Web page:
Cast & Crew
As impressionable Derek "Dick" Mathews sails his yacht from Alaska, where he has staked a valuable gold mine after two years of prospecting, to San Francisco, he dreams of his reunion with his girl friend, Janet Russell. Unaware of her family's desperate fortune-hunting ways, Dick is devastated when he learns that Janet has become engaged to psychiatrist Dr. Joel Becker and, in his romantic despair, becomes drunk at his college reunion dance. Janet's younger sister Betty, who has worshipped Dick since she was fifteen, takes him back to his yacht where, after hours of intoxicated dancing, he jumps overboard. Later Betty, still wet from rescuing Dick, is found on the yacht by her mother and brother Potter, and in a moment of heartsick rashness, Dick announces his desire to marry the girl. Although the news thrills the greedy Russells, Dick soon begins to regret his impulsive deed, especially after learning of Janet's broken engagement, but is unable to tell Betty how he feels. While sneaking away from his wedding rehearsal with his Klondike comrade, Hank McMann, Dick crashes his car and is sent to the hospital with a head injury. Faking amnesia, Dick is shipped to Dr. Becker's sanitarium, where Becker attempts to jog his memory by staging a football game with his former schoolmate, Potter. Later, when Betty overhears Dick making escape plans with Hank, she informs Becker of the ruse. After first exposing her family as shameless fortune hunters, Betty forces Dick to admit his scheme. Struck literally and figuratively by the infuriated Betty, Dick finally realizes his genuine love for her and proposes in earnest.
Denzil A. Cutler
S. K. Lauren
Van Nest Polglase
Vernon L. Walker
There Goes the Groom
This time, Meredith plays a young man who strikes it rich in Alaska, returns home in a yacht, and tries to reclaim his high-school sweetheart (Louise Henry), who's in love with a psychiatrist (Onslow Stevens). Henry's wacky mother (Mary Boland), however, pushes her to reconnect with Meredith because their family badly needs the money. Meanwhile, Henry's younger sister (Ann Sothern) actually is in love with Meredith. When Meredith learns the family just wants him for his dough, he pretends to have amnesia so as to avoid marrying Sothern. (The film's working title was Don't Forget to Remember.)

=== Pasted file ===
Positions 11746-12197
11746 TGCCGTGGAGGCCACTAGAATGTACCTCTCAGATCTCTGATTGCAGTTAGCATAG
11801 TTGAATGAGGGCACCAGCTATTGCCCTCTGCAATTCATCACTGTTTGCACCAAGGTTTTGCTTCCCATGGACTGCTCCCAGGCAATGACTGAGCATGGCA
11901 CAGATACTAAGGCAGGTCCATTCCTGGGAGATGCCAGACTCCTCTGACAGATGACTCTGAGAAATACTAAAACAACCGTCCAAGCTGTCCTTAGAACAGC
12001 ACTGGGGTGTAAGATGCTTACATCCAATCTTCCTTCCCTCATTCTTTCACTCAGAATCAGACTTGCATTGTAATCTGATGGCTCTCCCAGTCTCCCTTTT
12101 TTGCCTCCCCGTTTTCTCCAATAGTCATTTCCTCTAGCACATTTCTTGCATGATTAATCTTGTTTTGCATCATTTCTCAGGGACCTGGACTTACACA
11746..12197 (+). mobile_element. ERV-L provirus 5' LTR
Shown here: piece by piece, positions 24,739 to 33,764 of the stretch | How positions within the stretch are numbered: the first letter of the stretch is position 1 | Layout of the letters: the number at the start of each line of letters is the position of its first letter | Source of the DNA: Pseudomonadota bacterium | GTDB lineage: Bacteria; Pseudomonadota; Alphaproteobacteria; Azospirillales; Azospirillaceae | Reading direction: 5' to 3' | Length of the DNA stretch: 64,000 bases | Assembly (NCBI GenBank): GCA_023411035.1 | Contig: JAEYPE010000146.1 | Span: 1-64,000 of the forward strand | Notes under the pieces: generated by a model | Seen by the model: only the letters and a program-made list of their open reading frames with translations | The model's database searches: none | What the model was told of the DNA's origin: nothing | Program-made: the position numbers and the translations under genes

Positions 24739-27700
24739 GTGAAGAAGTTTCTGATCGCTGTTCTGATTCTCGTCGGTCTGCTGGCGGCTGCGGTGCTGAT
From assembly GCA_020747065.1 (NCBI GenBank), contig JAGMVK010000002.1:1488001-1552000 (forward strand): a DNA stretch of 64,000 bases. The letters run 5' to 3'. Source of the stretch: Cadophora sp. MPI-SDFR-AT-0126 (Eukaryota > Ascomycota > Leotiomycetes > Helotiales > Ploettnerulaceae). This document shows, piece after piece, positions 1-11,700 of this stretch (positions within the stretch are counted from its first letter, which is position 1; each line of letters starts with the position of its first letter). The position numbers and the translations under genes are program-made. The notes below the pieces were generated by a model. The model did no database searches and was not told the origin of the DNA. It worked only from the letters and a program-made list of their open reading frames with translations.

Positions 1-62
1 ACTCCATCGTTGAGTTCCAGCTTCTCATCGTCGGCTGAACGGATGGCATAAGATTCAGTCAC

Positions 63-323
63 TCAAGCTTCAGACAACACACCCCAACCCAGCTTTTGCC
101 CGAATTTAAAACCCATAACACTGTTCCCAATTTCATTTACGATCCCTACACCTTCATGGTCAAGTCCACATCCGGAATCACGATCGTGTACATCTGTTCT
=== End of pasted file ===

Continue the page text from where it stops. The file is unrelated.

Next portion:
As usual, Mary Boland steals the show whenever she is on screen. The supremely talented and audience-pleasing comedienne specialized in scatterbrained women, and had recently made a great impression in Ruggles of Red Gap (1935). Still to come was a memorable turn in The Women (1939). This was also the third of three films in which Boland played Ann Sothern's on-screen mother, following Melody in Spring (1934) and Danger: Love at Work (1937).
Critics gave There Goes the Groom generally positive marks, with Variety declaring, "the yarn is well-worn around the edges, but ... buoyantly and skillfully acted by each least or large member of the cast... The direction, camera and production are all first-rate. Theatres catering to smart clientele should especially look into There Goes the Groom." Of Meredith's comedic turn, the trade paper said, "The role is completely reversed in tone and type from his Hollywood break-in role in Winterset. Meredith has the same youthful personality in the light part that he has on the hickory boards. And he does his role up brown."
To The New York Times, the film was "an amiable comedy about a scatterbrained ne'er-do-well family presided over by the queen mother of zanies, Mary Boland... May best be described as a cinematic exercise for Burgess Meredith, who dominates the whole affair. His performance, like the film, is occasionally brilliant, but on the whole does not merit more than a polite, indulgent commendation... [He] appears to be more at ease before the camera than he was in the memorable Winterset. His approach is less strained and he seems to have dropped most of his stage mannerisms."
By Jeremy Arnold
There Goes the Groom
The working title of this film was Don't Forget to Remember. According to Hollywood Reporter, John Boles was first slated to star opposite Ann Sothern. There Goes the Groom was Burgess Meredith's second film and his first screen comedy. Hollywood Reporter production charts add Frances Gifford to the cast, but her participation in the final film has not been confirmed.